Psychiatric disorders, such as ADHD, are defined by categorical diagnostic borders: you either have it or you don’t. Research has shown that these borders do not accurately reflect what is happening on a biological level. In fact, these are complex traits that can be defined as quantitative characteristics that are present in people in different degrees. When you have or experience these traits in a very high degree, you may classify as having a psychiatric disorder. We also know that both genetic and environmental factors contribute to how much an individual is liable to ‘develop’ a psychiatric disorder, and that for each person, it is a different combination of such factors. This large variability between individuals is called heterogeneity.
The fact that ADHD is very often accompanied by other disorders (called comorbidities) also contributes to the notion that these conditions cannot be defined as a simple “yes/no” categorization. This refers to the notion of pleiotropy, meaning that one gene or biological mechanism can result in different outcomes. During my master’s thesis project, we investigated the genetic relationships between ADHD and insomnia, which is one of the most common conditions to co-occur with ADHD. We also looked into the role of depression, another common comorbidity, in the overlap between insomnia and ADHD.
Nowadays, there are very large datasets that we can use to explore such questions. In order to try to disentangle the genetic relationship between ADHD and insomnia, we calculated a genetic risk score for each individual. This method determines the estimated risk that an individual has to develop a certain trait based on their genetic make-up. We found that the genetic risk score for insomnia was linked to ADHD symptoms, and vice-versa: the genetic risk score for ADHD was linked to insomnia. We also observed a possible distinct genetic relationship between hyperactivity and inattention symptoms and insomnia: while we found that there was a shared genetic risk for insomnia and hyperactivity symptoms, we did not find this link with inattention symptoms.
Next, we tested the effect of depression in these relationships by the inclusion of depression-related variables as covariates in our analyses. We found that the association between genetic risk score for insomnia and ADHD symptoms was no longer considered significant, while the association between the genetic score for ADHD with insomnia was weaker. At last, we analysed the association of cumulative genetic risk for ADHD with insomnia while separating the individuals in two different groups by broad depression. The results suggest that genetic risk for ADHD is similarly associated with insomnia in individuals with and without depression. This indicates that the genetic relationship observed between ADHD and insomnia is not solely a consequence of the comorbidity between depression and the other two conditions.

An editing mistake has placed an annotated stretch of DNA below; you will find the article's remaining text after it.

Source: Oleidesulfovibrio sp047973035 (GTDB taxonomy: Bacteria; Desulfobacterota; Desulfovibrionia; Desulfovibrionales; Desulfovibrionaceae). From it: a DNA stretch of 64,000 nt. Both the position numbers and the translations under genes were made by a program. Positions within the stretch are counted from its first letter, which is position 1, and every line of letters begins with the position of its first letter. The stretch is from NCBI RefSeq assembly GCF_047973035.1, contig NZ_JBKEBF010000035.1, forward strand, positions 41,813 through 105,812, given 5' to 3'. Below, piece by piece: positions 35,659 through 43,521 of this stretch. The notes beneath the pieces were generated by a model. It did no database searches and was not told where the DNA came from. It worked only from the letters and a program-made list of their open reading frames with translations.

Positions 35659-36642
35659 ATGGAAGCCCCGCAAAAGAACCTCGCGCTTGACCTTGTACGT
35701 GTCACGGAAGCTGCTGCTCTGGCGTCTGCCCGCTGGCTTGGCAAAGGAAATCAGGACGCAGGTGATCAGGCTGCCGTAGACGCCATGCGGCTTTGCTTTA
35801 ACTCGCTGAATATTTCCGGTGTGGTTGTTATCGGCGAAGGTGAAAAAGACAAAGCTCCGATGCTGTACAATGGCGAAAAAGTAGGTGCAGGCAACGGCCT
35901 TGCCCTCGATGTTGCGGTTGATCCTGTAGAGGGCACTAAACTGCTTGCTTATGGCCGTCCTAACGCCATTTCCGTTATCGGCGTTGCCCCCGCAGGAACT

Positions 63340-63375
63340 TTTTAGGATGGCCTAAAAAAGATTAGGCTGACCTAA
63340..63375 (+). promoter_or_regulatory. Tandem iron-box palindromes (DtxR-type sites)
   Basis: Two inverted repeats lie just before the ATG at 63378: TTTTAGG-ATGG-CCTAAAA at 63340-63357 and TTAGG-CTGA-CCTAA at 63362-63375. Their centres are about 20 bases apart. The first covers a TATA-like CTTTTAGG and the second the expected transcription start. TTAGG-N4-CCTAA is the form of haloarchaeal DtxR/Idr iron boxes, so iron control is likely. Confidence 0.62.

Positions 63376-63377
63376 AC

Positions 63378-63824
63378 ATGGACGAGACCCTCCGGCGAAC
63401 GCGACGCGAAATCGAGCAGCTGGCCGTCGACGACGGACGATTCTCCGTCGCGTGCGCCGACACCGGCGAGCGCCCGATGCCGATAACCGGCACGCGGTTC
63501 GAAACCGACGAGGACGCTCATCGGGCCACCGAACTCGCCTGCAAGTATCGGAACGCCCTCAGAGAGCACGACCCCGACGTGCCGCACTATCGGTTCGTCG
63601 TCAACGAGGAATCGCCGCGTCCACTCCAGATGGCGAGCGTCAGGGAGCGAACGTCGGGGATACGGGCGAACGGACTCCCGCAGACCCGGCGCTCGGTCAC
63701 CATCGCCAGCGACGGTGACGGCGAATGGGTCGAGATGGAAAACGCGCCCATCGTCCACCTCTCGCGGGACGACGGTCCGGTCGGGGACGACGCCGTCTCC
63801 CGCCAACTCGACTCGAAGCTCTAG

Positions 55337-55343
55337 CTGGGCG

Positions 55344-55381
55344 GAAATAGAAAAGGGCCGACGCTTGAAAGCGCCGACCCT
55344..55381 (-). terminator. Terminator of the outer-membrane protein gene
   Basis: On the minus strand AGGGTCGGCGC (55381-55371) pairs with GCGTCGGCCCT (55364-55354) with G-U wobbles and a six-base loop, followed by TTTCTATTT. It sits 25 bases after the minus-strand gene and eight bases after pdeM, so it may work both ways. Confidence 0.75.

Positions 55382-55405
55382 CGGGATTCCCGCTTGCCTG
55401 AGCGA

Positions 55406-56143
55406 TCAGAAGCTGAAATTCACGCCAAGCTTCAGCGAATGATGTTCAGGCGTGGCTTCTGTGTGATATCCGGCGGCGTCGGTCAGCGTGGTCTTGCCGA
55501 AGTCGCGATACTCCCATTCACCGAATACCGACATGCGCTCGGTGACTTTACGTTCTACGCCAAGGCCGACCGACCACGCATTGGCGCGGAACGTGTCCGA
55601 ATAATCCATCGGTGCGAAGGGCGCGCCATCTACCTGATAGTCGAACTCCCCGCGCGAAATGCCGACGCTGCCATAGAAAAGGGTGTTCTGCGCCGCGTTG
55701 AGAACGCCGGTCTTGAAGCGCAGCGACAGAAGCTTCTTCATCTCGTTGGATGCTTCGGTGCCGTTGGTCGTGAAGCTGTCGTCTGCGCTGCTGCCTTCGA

The take-home message is that with these results we show that there are shared genetic influences between conditions that are traditionally defined as distinct or separate, so all three conditions might be all entangled in their underlying genetic factors. By advancing our understanding of how ADHD and its comorbidities are related, we can better refine the definition of ADHD. Also, from this research we learn more about the underlying mechanisms of ADHD (and associated conditions) from a biological (genetic) perspective. As the next step, we plan to include genetic data for separate ADHD symptom dimensions (hyperactivity and inattention), as well as depression in our analyses.
Victória Trindade Pons
I have recently concluded my Master’s in Biomedical Sciences at the Radboud University. This work was part of my final internship and was developed under the supervision of Dr. Nina Roth Mota in the Department of Human Genetics of the Radboudumc. This study is part of the CoCa project (Comorbid Conditions of ADHD), which has the aim to gain insight into the mechanisms underlying ADHD comorbidity and calculate the burden associated with such comorbidity for healthcare, economy, and society.
Picture from pixabay.